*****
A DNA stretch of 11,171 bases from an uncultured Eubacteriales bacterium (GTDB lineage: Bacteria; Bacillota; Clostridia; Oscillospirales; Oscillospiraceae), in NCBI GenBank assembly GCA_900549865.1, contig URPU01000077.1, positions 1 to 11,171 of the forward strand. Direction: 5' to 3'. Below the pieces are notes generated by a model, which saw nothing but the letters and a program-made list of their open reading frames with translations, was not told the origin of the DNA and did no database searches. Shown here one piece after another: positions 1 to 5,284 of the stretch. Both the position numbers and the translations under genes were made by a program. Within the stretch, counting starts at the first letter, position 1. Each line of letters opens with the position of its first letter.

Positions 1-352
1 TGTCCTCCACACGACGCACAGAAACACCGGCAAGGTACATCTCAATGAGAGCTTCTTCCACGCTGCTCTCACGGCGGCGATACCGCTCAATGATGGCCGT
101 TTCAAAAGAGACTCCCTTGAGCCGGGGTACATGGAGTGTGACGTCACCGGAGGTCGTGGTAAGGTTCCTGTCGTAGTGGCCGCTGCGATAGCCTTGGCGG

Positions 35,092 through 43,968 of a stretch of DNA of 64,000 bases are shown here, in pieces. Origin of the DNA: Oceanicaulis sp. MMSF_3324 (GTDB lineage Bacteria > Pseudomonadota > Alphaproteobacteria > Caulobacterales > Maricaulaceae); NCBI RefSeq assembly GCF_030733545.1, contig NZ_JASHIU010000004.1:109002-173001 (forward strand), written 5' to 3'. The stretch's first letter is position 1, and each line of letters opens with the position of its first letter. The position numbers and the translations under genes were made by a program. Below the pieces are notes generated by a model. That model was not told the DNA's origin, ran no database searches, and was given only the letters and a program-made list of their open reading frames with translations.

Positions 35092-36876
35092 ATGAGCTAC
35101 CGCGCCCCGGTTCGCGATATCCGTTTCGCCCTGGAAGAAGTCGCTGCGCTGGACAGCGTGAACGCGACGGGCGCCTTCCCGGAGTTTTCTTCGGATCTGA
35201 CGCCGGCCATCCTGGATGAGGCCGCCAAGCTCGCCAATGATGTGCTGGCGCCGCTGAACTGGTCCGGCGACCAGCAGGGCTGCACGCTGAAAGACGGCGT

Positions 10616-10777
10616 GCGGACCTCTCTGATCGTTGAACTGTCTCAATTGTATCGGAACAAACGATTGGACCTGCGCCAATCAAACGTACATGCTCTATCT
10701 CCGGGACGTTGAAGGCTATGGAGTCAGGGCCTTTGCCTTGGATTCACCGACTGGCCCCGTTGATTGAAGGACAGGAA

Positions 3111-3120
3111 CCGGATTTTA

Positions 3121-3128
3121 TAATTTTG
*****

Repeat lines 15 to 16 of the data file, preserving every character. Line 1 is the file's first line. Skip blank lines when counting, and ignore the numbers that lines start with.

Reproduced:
Positions 3121-3128
3121 TAATTTTG